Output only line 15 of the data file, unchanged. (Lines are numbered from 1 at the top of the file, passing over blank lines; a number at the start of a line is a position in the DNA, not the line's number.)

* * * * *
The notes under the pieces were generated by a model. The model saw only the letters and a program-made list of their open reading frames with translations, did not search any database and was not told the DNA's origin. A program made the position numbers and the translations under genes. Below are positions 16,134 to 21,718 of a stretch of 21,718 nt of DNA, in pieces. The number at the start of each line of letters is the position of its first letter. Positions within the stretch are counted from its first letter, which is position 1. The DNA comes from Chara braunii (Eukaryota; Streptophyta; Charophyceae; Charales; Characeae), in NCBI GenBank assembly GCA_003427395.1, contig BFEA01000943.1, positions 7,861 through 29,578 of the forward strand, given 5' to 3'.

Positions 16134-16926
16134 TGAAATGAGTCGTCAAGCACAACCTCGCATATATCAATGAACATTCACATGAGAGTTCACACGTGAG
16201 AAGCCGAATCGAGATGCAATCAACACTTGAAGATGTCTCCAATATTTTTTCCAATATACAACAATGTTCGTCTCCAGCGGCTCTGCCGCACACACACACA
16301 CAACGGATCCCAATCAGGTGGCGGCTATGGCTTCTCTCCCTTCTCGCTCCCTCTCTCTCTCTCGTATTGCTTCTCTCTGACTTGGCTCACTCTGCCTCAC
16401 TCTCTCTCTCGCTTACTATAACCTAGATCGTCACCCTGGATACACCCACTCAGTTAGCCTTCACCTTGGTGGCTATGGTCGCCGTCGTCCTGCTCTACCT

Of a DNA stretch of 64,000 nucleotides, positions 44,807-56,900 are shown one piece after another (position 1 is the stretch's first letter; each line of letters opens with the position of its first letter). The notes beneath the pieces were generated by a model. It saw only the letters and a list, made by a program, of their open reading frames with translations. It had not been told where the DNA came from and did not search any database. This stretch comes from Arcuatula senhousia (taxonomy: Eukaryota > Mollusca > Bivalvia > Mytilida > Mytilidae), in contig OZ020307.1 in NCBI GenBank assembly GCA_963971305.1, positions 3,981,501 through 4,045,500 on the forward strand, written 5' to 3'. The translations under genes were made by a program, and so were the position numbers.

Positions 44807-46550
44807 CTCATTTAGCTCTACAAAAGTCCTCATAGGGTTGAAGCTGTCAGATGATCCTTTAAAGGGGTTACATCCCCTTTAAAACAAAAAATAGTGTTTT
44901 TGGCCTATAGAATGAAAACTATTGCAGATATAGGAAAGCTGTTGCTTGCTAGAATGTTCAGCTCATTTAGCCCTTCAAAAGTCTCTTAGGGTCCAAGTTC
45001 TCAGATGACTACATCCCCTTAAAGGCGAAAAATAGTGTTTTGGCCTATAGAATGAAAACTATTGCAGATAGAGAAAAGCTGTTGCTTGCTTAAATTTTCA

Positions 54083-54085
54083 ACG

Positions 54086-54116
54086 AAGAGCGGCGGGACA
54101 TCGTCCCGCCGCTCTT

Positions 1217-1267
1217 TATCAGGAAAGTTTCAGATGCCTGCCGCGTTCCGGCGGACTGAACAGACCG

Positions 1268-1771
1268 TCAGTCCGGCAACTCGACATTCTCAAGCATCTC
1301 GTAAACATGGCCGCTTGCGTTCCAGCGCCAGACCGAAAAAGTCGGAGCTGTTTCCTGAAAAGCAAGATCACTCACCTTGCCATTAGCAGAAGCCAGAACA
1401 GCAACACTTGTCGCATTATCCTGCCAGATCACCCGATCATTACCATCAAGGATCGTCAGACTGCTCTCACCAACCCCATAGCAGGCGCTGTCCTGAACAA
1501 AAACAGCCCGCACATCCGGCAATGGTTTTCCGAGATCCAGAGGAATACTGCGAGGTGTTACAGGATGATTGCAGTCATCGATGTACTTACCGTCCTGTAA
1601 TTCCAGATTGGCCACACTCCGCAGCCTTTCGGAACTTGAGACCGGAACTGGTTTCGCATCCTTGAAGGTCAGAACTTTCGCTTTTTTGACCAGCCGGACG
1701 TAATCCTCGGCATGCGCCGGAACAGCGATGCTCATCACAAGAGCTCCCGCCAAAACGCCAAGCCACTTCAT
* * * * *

54086 AAGAGCGGCGGGACA